MORGANTOWN, W.Va. – The decision to award the project for renovations to the Morgantown Ice Arena has been delayed for at least a week while project analysis continues, according to BOPARC Executive Director Melissa Wiles.
The information was released during a Wednesday of the BOPARC Board.
Deputy Mayor Danielle Trumble and a BOPARC member had previously expressed concern that only one of the four companies that attended the pre-bid meeting had submitted a bid. Additionally, the cost of the project was estimated at $11.5 million, but the bid received was nearly $13 million.
“The Mills Group is still working through all these specifications and comparative analyses to qualify these bids,” Wiles said. “So, all of these numbers are very preliminary and we want to give them time to do that.”
The current project strips everything but the skeleton and adds a single sheet of ice, a new chiller system, a concourse, a new dehumidification system, bleachers and an upgraded visitor experience. The project does not remove wooden beams that were part of the original construction.
Members of the Morgantown Hockey Association (MHA) have told members of the BOPARC board and Morgantown City Council that the project is too expensive based on the expertise available to them. President Frank Oliverio said they have people from the Pittsburgh area and the Penguins organization that can build a larger, new facility for around $6 million.
“I think part of the problem with the bid and the dollar amount is you’re trying to shoehorn in something that can’t be done,” Oliverio said. “I correct myself, it can be done, anything can be done with enough money and that’s my problem.”
Don Spencer, founder of the American Collegiate Hockey Association (ACHA) and former WVU Men’s Hockey head coach and general manager, was part of the team that designed the original facility in the 1970s. He said they traveled the region looking at other hockey facilities to incorporate those features into the Morgantown Ice Arena. However, Spencer said the architect used on the project had no experience in ice rink design.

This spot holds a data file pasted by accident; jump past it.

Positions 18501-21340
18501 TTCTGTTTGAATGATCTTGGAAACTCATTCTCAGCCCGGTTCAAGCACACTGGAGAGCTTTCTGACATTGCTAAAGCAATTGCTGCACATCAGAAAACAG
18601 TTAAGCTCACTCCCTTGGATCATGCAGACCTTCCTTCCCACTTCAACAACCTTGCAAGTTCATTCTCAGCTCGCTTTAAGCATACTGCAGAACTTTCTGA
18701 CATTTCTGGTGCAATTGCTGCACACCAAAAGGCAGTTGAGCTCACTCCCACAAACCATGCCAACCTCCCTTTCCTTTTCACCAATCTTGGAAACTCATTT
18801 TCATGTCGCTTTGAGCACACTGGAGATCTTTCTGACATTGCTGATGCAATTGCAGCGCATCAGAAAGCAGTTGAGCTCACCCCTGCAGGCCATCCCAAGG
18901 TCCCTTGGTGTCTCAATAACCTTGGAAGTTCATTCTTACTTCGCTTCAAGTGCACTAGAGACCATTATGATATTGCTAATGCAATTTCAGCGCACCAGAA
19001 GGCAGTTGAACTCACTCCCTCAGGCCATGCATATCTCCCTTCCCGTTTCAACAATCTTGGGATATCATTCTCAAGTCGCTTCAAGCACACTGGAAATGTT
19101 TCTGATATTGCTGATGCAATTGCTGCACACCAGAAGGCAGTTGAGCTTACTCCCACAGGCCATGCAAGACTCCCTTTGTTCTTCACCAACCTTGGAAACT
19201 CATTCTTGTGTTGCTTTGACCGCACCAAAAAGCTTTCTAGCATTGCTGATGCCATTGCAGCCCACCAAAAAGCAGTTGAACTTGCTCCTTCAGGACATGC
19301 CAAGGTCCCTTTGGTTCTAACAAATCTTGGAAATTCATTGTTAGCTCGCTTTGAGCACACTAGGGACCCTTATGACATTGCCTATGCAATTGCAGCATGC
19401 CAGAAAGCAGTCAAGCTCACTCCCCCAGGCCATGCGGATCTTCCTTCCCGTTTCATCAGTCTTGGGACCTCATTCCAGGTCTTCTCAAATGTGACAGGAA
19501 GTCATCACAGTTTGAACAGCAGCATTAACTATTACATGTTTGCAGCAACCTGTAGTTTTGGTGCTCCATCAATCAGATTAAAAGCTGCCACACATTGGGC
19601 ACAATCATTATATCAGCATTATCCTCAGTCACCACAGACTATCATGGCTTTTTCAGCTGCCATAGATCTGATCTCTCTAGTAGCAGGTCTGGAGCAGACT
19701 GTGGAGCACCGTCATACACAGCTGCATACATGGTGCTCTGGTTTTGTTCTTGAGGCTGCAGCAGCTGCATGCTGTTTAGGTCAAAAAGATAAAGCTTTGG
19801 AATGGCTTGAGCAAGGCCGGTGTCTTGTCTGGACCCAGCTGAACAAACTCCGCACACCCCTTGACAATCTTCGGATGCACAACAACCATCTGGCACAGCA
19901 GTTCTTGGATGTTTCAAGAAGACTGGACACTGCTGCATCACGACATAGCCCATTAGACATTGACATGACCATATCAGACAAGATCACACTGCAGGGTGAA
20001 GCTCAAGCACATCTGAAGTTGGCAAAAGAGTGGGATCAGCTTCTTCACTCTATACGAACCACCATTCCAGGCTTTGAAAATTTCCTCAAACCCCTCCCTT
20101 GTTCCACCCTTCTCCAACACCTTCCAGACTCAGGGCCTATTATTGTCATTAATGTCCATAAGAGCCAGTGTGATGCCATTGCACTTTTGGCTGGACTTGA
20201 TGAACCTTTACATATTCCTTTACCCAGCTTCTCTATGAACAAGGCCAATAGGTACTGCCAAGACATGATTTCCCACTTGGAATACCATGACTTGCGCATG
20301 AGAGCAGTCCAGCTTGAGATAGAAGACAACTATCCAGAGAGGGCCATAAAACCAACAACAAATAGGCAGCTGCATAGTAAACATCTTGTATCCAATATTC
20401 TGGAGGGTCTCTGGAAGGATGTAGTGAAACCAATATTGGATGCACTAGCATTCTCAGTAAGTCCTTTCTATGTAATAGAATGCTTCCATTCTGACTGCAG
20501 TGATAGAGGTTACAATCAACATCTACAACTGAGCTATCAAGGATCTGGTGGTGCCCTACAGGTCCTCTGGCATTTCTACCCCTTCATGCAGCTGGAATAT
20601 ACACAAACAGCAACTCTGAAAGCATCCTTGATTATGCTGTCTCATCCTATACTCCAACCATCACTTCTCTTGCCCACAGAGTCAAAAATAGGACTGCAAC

That, he says, explains the beams that so many have said restrict sightlines and make it impossible for fans to view the action completely.
“Those beams were part of the picnic shelter mindset that the architect was most familiar with,” Spencer explained. “So what I would do is encourage you to follow up on some of these suggestions.”
MHA member Matt Nelson urged the BOPARC board to pause, look around, and be open to different designs that could advance other segments of the community. Nelson referred to the proposed makeover as “putting lipstick on a pig” and said if the city is committed to spending more than $11.5 million, they should seek alternatives to maximize the investment.
“If we’re committed to $14 million, I’m sure we can do something that involves much more than a half sheet of ice, maybe another half-sheet, or maybe a climbing wall,” Nelson said. “Maybe it involves other community members as well, and maybe we can start competing with what Bridgeport is doing.”
Trumble told the 15 to 20 MHA members on hand she was going to learn more about what is in the project bid received and what other options could be available to upgrade the facility.
“I will definitely take the next week, or however long we have, and look into it and try to get more questions answered,” Trumble said. “Just know, I’m listening and trying to make the best use of funds.”
A special BOPARC meeting will be scheduled at which a decision could be made about the project.